Actually, if I’m not mistaken, it doesn’t have to read "value"; it can be of any name. The name "value" was intended entirely as a documentation hint. And, in fact, I recommend not using it, for maintenance purposes–what happens when you need to add another member to an annotation later? Now you have one member named "value", and it’s not obvious what it’s supposed to be.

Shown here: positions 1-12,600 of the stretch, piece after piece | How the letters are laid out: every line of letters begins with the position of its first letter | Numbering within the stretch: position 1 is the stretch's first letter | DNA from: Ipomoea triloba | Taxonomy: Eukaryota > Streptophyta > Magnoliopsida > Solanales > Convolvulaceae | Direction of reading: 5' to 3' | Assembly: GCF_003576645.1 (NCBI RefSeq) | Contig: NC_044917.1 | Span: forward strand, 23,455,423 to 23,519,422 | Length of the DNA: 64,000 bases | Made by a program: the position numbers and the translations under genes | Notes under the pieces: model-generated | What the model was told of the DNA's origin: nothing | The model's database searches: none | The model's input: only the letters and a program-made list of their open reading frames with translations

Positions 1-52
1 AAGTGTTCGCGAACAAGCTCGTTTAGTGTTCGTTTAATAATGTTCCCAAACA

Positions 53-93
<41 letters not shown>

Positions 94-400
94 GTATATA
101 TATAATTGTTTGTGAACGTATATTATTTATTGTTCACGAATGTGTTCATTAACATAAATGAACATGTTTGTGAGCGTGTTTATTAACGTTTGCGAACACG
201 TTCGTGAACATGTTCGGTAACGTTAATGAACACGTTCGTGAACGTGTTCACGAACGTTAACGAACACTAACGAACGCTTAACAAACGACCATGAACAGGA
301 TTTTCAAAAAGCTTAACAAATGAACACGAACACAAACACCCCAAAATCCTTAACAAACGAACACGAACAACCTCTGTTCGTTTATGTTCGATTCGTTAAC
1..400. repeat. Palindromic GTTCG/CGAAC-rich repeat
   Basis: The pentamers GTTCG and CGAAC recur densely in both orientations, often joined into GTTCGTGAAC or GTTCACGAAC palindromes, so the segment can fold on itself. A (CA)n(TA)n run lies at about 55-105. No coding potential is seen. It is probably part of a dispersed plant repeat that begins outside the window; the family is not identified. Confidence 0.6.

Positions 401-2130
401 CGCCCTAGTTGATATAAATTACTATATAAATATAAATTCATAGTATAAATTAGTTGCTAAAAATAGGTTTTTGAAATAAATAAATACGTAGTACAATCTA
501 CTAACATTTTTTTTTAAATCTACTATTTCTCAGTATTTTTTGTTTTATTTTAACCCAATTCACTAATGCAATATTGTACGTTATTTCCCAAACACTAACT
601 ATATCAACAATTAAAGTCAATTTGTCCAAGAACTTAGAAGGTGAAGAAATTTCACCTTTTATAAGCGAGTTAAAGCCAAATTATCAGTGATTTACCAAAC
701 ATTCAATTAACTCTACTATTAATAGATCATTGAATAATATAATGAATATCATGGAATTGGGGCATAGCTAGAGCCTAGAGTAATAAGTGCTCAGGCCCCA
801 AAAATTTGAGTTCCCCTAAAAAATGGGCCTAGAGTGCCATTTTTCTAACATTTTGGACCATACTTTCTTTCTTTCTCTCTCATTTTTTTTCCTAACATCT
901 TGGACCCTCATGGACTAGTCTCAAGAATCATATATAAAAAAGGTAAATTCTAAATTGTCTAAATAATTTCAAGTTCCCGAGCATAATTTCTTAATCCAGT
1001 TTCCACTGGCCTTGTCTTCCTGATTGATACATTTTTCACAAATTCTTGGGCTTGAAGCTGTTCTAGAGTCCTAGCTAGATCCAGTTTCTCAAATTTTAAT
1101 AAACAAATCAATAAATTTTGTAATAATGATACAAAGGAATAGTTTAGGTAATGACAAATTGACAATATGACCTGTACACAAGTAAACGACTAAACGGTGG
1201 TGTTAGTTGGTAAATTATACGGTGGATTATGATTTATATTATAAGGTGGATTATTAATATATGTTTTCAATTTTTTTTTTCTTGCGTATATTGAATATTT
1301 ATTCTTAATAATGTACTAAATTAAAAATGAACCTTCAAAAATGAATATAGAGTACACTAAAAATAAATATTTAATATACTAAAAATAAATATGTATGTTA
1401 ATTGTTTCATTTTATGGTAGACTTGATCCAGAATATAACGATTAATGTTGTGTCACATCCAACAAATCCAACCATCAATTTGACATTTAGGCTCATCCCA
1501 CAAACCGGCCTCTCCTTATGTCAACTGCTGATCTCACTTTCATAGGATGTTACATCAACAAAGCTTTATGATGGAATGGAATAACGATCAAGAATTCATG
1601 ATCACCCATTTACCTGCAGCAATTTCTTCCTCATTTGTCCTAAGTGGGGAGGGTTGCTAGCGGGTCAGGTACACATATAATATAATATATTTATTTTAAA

Validation. The allowable set of member value types is fairly restricted and syntactical, and simple value type validation is basically free, just as XML parsers check the type definitions for the base XML schema types. Furthermore, an @Target annotation provides a convenient complimentary check by the VM to ensure that annotation types do not annotate inappropriate program elements or elements that were not meant to be annotated by that annotation. It is more difficult, however, to restrict the annotations that may coannotate an element without doing a great deal of code checking and/or annotation rework. It may not make sense for a method to be both an AsyncEvent and a SyncEvent, but what is to stop someone from annotating it that way? The processor would have to look for both annotations and error-check for the unusual case of both existing on a method. Annotations could be reworked to use enumerated types and thereby limit what could be specified. Inheritance could go some of the way toward solving this problem, because you could at least introduce a parent element that included a single Event member, thus constraining the element to only a single event. What would really help, though, is an additional built-in annotation that would allow an annotation definition to specify a set of annotations that are unacceptable peers annotating the same programming element.